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Suicide bomber wounds 32 in central Istanbul, police say

Istanbul police say a suicide bomber blew himself up on Sunday, injuring 32. The blast occured in Taksim Square on the European side of the city. Anti-riot police might have been targeted, Turkish TV is reporting.

Taksim square and police

Police at the scene in Istanbul's Taksim Square

Thirty-two people were injured in an explosion in central Istanbul on Sunday, according to Istanbul police, when a suicide bomb ripped through one of the city's main squares.

Seventeen of the injured were civilians and 15 were policeman, Istanbul police chief Huseyin Capkin said.

"We think it was a suicide attack," he said, adding that none of the injured were in danger and that the only fatality was the bomber himself.

The bomber is thought to have targeted police, Capkin said, adding that he tried to force himself onto a police bus but was pushed aside before he could detonate his explosives.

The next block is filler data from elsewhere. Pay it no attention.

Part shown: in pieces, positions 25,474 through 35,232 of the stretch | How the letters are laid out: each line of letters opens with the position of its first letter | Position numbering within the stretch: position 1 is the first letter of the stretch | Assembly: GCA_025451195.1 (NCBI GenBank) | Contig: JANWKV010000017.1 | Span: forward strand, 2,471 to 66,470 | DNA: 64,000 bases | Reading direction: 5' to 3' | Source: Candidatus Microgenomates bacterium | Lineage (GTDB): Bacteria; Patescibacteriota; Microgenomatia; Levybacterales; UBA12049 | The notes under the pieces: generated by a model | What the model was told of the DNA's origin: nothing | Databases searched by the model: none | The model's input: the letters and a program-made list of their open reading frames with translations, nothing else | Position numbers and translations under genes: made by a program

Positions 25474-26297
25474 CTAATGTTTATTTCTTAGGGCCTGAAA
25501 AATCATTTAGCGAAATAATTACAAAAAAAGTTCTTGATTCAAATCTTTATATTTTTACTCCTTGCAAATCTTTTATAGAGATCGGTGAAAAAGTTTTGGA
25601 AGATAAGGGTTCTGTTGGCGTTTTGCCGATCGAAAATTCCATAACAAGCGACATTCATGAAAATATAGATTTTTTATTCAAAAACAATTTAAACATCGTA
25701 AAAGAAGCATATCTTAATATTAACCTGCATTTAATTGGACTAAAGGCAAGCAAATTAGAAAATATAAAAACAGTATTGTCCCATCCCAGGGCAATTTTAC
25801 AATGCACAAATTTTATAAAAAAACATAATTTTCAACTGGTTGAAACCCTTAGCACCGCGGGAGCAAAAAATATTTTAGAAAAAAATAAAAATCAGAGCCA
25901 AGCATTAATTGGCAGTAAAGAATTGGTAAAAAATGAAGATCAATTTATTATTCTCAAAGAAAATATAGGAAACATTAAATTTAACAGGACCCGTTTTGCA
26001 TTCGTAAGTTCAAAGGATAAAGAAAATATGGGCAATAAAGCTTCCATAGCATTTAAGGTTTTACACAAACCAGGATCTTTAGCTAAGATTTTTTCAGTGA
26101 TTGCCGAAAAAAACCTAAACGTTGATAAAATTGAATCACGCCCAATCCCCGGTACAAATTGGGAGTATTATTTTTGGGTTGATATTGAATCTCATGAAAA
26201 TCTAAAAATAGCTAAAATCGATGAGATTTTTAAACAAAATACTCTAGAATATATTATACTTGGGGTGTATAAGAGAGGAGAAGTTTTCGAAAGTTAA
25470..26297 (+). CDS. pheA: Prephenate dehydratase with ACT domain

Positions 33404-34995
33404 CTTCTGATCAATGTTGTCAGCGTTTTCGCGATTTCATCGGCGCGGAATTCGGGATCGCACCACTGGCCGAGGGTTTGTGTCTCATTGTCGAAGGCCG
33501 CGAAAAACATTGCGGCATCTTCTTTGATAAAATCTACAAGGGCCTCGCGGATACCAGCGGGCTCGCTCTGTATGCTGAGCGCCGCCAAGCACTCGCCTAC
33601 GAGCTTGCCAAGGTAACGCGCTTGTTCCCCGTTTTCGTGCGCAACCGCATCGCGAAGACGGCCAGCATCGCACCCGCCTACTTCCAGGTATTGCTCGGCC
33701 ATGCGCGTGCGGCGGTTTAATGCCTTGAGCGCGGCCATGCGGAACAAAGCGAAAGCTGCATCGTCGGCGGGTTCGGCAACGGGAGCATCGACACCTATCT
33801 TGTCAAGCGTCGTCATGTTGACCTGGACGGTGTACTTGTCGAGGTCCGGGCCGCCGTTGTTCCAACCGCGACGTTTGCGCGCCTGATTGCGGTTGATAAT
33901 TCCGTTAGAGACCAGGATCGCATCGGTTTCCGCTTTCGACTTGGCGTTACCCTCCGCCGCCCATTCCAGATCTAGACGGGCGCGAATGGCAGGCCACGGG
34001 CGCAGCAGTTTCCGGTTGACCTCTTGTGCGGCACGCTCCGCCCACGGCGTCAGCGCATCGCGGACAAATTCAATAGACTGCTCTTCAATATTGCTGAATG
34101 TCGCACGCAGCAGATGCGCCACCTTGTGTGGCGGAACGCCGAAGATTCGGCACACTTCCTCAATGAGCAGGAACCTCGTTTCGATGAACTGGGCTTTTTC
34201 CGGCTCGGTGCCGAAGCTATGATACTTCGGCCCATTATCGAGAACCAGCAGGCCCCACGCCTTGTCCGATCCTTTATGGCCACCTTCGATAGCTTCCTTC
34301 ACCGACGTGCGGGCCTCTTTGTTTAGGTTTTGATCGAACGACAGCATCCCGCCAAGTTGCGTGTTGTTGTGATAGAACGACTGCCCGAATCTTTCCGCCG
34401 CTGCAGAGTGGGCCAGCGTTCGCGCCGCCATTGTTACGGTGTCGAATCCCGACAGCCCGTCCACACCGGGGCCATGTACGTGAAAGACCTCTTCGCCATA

NTV television said a body, believed to be that of the suicide bomber, was lying near the site of the explosion.

Police vehicles and ambulances at the scene of the attack

Police vehicles and ambulances at the scene of the attack

The blast occurred in central Taksim, a major shopping and tourist district, near a spot where riot police were on standby in case of demonstrations, Turkish television reported.

A security cordon was thrown around the area and a nearby pedestrian street was closed off.

Responsible party?

It is unclear who was behind the attack. No group has claimed responsibility.

Istanbul's governor Avni Mutlu said the bombing was the work of a "terrorist organization" but did not elaborate. He said an investigation was currently underway.

In the past, members of the separatist rebel Kurdistan Workers' Party (PKK) and extreme left-wing groups have carried out bomb attacks in Istanbul.

Analysts have pointed to likely PKK involvement. Their unilateral ceasefire declared on August 13 was set to end on Sunday.

Turkish Prime Minister Recep Tayyip Erdogan laid the blame on separatists. "Our unity and solidarity are the best answer to those who want to prevent progress in Turkey," he said on Sunday evening.

Taksim Square is a central gathering place for tourists as well as a busy intersection for Istanbul residents going to and from work. Had the explosion occurred during the working week, it is likely more people would have been injured.

Author: Sarah Harman, Richard Connor (AFP, Reuters, AP)
Editor: Kyle James

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